HRBPTT – Smart Working: Creating and Embedding the Cultural Shift

These are the thoughts and takeaways from the latest HR Business Partner Think Tank (HRBPTT) held on Thursday 27th June 2013 titled ‘Smart Working: Creating and Embedding the Cultural Shift’.

The following summary has been prepared to reflect a segment of the discussion held amongst senior HR and Business Partnering professionals from leading national and international businesses. Specific company details, experiences and examples have been omitted from this summary as all discussions are held under ‘Chatham House Rules’.

As the workforce of today becomes more demanding, creating an attractive working environment is essential to prevent losing out on top talent. Offering a smart working scheme can help accomplish this, as well as contributing to improved employee engagement, heightened productivity and positively impacting on the bottom line.

Smart working encompasses agile working, increased autonomy and employee independence; essentially less focus on the process involved in reaching results and more focus on the results themselves. But how can you create the right environment for smart working to be culturally effective?

Initial challenges were highlighted, and questions posed:

  • Is there a real appetite for smart working? Do people want to work from home because they can, rather than just to fit around a dentist appointment?!
  • How can you raise the profile of smart working?
  • How can you educate managers to empower staff, in order to give them the freedom required for smart working?
  • Senior ‘sponsors’ haven’t really been sponsoring! – How can you address this?
  • Would the opportunity for smart working attract better talent to an organisation?
  • How can you measure the effects of smart working?

What IS smart working?

Smart working isn’t just working from home. It is the most effective way of performing and delivering results, by being more receptive and productive.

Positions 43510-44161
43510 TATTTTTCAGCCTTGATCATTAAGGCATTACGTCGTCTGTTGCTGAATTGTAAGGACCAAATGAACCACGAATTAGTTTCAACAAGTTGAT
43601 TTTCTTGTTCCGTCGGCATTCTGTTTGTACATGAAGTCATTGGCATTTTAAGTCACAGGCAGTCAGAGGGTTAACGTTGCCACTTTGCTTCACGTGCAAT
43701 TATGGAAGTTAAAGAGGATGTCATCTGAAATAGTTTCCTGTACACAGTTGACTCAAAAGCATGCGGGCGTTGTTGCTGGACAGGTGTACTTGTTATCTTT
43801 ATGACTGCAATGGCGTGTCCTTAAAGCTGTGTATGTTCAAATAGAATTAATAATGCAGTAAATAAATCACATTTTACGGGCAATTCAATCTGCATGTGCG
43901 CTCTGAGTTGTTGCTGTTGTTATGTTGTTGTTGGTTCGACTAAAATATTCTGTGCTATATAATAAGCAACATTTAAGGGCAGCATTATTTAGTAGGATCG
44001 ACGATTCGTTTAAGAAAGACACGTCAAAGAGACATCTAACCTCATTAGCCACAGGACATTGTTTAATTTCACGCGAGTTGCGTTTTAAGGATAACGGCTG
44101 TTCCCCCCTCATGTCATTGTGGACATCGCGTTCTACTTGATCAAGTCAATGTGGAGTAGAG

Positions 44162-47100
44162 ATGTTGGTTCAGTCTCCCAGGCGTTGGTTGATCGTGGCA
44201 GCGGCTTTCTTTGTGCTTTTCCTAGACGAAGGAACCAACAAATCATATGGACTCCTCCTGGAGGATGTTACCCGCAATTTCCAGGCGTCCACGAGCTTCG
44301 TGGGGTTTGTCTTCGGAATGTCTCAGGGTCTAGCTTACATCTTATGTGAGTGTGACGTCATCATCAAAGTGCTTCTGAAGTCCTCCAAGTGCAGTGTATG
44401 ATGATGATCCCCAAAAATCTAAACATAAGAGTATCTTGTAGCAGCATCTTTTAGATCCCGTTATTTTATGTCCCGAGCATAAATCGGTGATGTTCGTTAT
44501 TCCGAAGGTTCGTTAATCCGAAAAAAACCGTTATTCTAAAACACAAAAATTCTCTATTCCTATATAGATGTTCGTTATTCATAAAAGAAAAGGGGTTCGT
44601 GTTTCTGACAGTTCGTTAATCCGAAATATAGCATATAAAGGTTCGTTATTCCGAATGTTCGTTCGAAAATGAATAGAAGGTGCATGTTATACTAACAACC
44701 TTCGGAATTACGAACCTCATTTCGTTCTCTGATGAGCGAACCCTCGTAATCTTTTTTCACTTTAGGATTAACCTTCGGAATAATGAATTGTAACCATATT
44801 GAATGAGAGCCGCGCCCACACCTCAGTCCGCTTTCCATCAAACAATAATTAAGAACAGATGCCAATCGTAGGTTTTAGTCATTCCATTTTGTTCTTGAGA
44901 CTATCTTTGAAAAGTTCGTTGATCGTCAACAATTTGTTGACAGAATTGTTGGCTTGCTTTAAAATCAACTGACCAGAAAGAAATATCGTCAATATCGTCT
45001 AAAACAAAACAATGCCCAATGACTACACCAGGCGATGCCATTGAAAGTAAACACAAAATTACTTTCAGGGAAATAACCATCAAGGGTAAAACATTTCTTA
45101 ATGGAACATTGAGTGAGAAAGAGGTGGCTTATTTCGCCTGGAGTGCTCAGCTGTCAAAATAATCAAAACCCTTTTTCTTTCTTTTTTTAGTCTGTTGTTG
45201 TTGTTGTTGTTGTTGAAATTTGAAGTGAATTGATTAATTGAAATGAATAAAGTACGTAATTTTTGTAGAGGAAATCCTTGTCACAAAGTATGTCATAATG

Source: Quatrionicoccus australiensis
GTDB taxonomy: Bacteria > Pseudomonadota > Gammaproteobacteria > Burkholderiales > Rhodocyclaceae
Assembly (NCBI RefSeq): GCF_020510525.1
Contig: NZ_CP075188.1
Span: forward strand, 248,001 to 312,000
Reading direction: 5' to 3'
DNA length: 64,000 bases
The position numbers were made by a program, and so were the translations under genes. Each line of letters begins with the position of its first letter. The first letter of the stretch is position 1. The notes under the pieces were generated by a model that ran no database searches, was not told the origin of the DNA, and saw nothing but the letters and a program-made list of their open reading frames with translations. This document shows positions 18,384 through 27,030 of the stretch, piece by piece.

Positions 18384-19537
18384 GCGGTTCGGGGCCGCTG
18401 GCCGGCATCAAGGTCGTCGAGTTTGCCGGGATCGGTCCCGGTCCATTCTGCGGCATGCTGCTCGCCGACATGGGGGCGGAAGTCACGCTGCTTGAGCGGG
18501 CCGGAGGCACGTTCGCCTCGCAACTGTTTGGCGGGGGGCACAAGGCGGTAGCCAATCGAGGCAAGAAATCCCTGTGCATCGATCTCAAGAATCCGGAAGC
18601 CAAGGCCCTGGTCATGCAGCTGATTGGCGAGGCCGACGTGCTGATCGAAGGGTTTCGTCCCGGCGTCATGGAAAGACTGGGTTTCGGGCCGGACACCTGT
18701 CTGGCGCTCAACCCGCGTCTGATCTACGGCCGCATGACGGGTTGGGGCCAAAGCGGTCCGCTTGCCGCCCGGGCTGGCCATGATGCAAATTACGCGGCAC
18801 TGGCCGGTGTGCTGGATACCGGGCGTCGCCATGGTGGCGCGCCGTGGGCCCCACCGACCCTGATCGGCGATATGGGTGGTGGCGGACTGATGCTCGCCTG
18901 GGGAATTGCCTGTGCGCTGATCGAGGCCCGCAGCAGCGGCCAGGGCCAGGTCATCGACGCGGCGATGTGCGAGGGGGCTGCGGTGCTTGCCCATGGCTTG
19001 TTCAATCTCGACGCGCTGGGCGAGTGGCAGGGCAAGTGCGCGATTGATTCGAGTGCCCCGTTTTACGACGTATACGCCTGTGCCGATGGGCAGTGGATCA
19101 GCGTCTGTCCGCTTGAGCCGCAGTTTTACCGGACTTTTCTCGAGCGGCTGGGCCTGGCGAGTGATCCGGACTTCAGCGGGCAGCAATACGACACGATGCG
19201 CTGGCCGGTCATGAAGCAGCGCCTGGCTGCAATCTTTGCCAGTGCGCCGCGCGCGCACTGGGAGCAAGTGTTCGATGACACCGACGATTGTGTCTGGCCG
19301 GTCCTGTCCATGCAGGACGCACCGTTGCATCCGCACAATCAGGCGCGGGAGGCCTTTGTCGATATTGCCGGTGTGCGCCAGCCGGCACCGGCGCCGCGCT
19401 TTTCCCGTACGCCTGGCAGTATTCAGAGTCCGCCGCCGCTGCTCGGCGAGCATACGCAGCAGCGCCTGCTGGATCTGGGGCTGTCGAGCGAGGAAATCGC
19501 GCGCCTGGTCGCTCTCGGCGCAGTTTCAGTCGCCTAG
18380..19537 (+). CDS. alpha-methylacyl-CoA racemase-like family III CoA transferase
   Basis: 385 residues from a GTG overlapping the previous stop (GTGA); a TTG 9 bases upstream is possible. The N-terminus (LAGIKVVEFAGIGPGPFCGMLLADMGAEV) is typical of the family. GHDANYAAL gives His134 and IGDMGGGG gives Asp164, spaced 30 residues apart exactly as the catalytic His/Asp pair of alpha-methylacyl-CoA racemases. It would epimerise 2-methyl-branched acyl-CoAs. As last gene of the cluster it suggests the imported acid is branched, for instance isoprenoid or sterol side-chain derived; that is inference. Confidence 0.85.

Smart working is not a ‘one size fits all’ approach. It is a continuum, and can largely depend on the relationship you have with your manager. A lot of managers feel the need to be in control of their employees, so it can be difficult to give that level of autonomy and freedom. Is there trust between you? Is the manager empowered? Are the leadership team on-board and embracing smart working? Leaders have to be behind the idea and encourage the change, otherwise it won’t happen! It is a chain reaction, and therefore it is absolutely key to get buy in from senior sponsors.


Pick your sponsor carefully! They shouldn’t just be a name on a piece of paper; they really need to ‘champion’ smart working and follow it through. They need to have a personal interest, so make sure you pick someone ‘real’ in the business, and someone who has previously been a 9-5 type worker. People need to see it happening in order to buy into it, so it is best to choose someone who isn’t isolated.

Communicating the change

Start with data collection (employee surveys, exit interviews, etc) to make sure that employees want a smart working approach, and use this to create a business case. Get managers on-board, be able to prove that the client group have bought into the change, then take it to the CEO.

Communicating down? Hold a forum for managers to talk them through the benefits of smart working, how it can work in their own teams, and how best to implement it. Establish time frames (start with one day a month, then two days a month, etc.) and ensure that they are seen to be driving it!

Start by running a pilot?

The benefit of running a pilot is that you can get measurements. Take away the ‘old world’ that employees are used to working in and see what the ‘new world’ should look like. For example, could this be a shift in sales-focused targets to customer-focused targets? Convince the employees to take part in the pilot by outlining the benefits and using incentives where necessary.

In order to successfully run a pilot, you need support from leaders and momentum behind it! The difficulty can arise when, if the pilot goes well, you must then introduce it properly!

If you aren’t able to run a pilot, try looking at pockets where the activity is already happening, and compare the difference.

How do you check the impact smart working is having on employees, and how can you evidence return on investment?

  • Employee engagement surveys
  • Performance management (looking at both behaviours and outputs)